Pension Lump Sum Rules

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Pension funds are designed to provide workers with a continued source of income once they retire. Depending on the type of pension fund you're enrolled in, you'll have the option of receiving monthly annuity payments or a lump sum distribution. If you opt for the lump sum, you may be required to adhere to certain rules set forth by your employer. The Internal Revenue Service also has specific guidelines regarding the taxation of lump sum pension distributions.


The Employee Retirement Income Security Act of 1974, or ERISA, governs how pension plan benefits can be paid out. Employers are required to offer a monthly annuity option for employees enrolled in a defined benefit plan, but lump sum distributions are optional. It's up to individual employers to determine whether to offer a lump sum and under what circumstances. There are a number of factors that may be used to determine eligibility, including your age, how long you've worked for your employer, your salary level, disability status and the type of plan in which you're enrolled.

Distribution Amount

Generally, the amount of money you receive through a lump sum distribution is meant to be equal to the amount you would get if you opted for a monthly annuity. Employers calculate your payout based on the amount of money vested in your account, your life expectancy and a specific interest rate. Historically, lump sum distributions were based on the rate of return for 30-year Treasury bonds. In 2012, a new rule took effect allowing employers to calculate interest based on a mix of corporate bonds. These bonds feature a higher interest rate, which could mean a smaller payout amount if you take the lump sum.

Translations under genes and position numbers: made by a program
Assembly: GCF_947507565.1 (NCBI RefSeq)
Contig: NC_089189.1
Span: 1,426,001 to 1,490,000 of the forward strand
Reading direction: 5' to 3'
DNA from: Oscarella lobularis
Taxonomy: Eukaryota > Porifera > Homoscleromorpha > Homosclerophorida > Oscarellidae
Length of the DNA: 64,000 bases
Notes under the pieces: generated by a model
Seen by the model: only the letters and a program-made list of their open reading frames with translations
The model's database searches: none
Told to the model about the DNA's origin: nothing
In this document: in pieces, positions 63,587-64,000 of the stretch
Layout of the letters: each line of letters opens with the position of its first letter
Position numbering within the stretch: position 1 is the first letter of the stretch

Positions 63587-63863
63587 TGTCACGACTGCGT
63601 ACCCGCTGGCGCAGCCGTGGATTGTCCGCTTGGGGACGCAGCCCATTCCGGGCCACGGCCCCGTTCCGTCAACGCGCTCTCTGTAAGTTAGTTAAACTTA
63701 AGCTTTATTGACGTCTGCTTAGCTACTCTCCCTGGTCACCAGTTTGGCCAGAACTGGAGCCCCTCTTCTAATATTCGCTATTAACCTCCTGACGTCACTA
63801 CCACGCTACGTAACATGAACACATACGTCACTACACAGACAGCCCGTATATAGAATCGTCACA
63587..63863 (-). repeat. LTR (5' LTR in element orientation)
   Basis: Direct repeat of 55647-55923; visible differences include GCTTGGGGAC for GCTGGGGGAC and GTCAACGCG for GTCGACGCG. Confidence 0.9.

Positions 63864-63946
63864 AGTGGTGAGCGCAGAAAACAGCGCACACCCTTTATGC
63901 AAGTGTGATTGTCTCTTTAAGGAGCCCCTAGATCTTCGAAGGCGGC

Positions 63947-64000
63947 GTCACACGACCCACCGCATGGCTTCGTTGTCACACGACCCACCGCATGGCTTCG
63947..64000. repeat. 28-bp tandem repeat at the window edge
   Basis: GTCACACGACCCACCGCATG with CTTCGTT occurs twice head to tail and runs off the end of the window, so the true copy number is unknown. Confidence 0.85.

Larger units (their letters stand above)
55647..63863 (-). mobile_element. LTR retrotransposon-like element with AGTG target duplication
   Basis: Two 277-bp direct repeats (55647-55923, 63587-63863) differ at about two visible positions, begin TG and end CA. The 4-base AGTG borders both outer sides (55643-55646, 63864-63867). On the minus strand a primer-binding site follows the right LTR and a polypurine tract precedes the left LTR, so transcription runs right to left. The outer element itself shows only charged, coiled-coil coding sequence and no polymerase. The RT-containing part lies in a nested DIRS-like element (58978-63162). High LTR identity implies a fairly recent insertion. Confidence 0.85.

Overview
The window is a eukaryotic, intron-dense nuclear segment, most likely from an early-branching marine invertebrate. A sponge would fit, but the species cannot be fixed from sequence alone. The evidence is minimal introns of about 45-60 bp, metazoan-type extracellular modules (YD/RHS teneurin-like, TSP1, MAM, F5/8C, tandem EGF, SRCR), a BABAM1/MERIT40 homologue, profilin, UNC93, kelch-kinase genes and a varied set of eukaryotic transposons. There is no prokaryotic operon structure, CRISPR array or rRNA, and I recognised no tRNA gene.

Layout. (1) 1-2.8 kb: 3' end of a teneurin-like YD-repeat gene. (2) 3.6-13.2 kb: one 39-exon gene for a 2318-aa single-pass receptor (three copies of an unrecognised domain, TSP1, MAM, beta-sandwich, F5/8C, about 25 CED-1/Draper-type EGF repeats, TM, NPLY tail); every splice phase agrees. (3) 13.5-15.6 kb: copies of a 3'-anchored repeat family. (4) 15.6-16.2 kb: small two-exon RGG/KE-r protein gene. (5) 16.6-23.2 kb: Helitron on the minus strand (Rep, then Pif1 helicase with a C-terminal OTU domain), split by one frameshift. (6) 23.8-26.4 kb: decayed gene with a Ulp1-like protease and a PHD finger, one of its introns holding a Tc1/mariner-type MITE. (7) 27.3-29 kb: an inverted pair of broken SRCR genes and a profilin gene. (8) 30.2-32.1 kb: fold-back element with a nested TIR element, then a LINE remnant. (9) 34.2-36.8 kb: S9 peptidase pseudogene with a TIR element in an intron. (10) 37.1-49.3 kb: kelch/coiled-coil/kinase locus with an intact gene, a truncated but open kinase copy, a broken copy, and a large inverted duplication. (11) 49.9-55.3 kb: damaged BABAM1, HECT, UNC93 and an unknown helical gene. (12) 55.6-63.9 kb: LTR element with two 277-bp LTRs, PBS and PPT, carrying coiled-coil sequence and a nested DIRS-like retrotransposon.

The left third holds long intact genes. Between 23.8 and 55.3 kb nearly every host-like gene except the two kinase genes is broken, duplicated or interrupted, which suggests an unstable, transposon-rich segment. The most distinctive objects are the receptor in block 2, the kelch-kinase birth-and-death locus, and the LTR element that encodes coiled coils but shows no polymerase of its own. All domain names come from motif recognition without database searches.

If you take a lump sum distribution from your pension prior to age 59 1/2, the IRS may assess a 10 percent early withdrawal penalty unless you roll the money over into an individual retirement account. If you're older than 59 1/2 when you take the lump sum, the distribution will be treated as income and are subject to ordinary income tax. Pension plan benefits are fully taxable if you didn't make direct contributions to the plan and partially taxable if you contributed after-tax dollars. As of 2013, the IRS allows individuals who were born before January 2, 1936 to use optional methods of calculating their tax liability on lump sum distributions.


Receiving a large cash payout all at once can be enticing, but it may mean you'll have less to live on in retirement, especially if you have to pay hefty taxes or a penalty on the money. Even if the lump sum is an option, your benefits may not be guaranteed if your employer opts to terminate the company pension plan. Under federal law, the Pension Benefit Guaranty Corporation guarantees benefit payments only for individuals enrolled in defined benefit plans. If you're enrolled in a plan that allows you to make contributions, you may be able to get your payout if your pension is frozen or terminated.